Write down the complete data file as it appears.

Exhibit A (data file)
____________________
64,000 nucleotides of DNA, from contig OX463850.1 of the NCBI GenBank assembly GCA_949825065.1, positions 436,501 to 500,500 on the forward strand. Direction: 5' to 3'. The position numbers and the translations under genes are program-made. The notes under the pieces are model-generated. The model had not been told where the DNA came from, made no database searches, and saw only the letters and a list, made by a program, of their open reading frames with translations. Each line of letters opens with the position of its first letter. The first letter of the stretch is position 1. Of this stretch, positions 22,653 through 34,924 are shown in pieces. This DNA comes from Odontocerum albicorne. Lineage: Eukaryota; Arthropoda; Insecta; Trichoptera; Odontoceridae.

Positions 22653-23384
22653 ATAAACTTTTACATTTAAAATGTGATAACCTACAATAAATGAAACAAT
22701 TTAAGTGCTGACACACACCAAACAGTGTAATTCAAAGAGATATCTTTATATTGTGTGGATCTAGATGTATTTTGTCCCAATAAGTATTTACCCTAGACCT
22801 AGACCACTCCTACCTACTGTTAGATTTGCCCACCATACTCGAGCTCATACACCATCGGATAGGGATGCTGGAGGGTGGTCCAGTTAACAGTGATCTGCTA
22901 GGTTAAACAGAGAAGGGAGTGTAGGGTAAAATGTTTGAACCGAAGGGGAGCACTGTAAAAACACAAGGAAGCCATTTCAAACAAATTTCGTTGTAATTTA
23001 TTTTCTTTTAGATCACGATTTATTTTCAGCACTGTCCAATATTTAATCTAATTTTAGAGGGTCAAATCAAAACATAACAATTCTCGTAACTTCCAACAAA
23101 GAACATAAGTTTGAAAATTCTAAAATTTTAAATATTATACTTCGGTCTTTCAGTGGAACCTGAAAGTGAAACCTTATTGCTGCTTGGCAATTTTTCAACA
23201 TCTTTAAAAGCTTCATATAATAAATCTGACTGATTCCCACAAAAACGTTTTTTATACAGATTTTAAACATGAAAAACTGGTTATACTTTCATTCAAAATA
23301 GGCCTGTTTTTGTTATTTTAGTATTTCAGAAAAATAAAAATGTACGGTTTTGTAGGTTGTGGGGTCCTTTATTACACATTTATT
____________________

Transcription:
64,000 nucleotides of DNA, from contig OX463850.1 of the NCBI GenBank assembly GCA_949825065.1, positions 436,501 to 500,500 on the forward strand. Direction: 5' to 3'. The position numbers and the translations under genes are program-made. The notes under the pieces are model-generated. The model had not been told where the DNA came from, made no database searches, and saw only the letters and a list, made by a program, of their open reading frames with translations. Each line of letters opens with the position of its first letter. The first letter of the stretch is position 1. Of this stretch, positions 22,653 through 34,924 are shown in pieces. This DNA comes from Odontocerum albicorne. Lineage: Eukaryota; Arthropoda; Insecta; Trichoptera; Odontoceridae.

Positions 22653-23384
22653 ATAAACTTTTACATTTAAAATGTGATAACCTACAATAAATGAAACAAT
22701 TTAAGTGCTGACACACACCAAACAGTGTAATTCAAAGAGATATCTTTATATTGTGTGGATCTAGATGTATTTTGTCCCAATAAGTATTTACCCTAGACCT
22801 AGACCACTCCTACCTACTGTTAGATTTGCCCACCATACTCGAGCTCATACACCATCGGATAGGGATGCTGGAGGGTGGTCCAGTTAACAGTGATCTGCTA
22901 GGTTAAACAGAGAAGGGAGTGTAGGGTAAAATGTTTGAACCGAAGGGGAGCACTGTAAAAACACAAGGAAGCCATTTCAAACAAATTTCGTTGTAATTTA
23001 TTTTCTTTTAGATCACGATTTATTTTCAGCACTGTCCAATATTTAATCTAATTTTAGAGGGTCAAATCAAAACATAACAATTCTCGTAACTTCCAACAAA
23101 GAACATAAGTTTGAAAATTCTAAAATTTTAAATATTATACTTCGGTCTTTCAGTGGAACCTGAAAGTGAAACCTTATTGCTGCTTGGCAATTTTTCAACA
23201 TCTTTAAAAGCTTCATATAATAAATCTGACTGATTCCCACAAAAACGTTTTTTATACAGATTTTAAACATGAAAAACTGGTTATACTTTCATTCAAAATA
23301 GGCCTGTTTTTGTTATTTTAGTATTTCAGAAAAATAAAAATGTACGGTTTTGTAGGTTGTGGGGTCCTTTATTACACATTTATT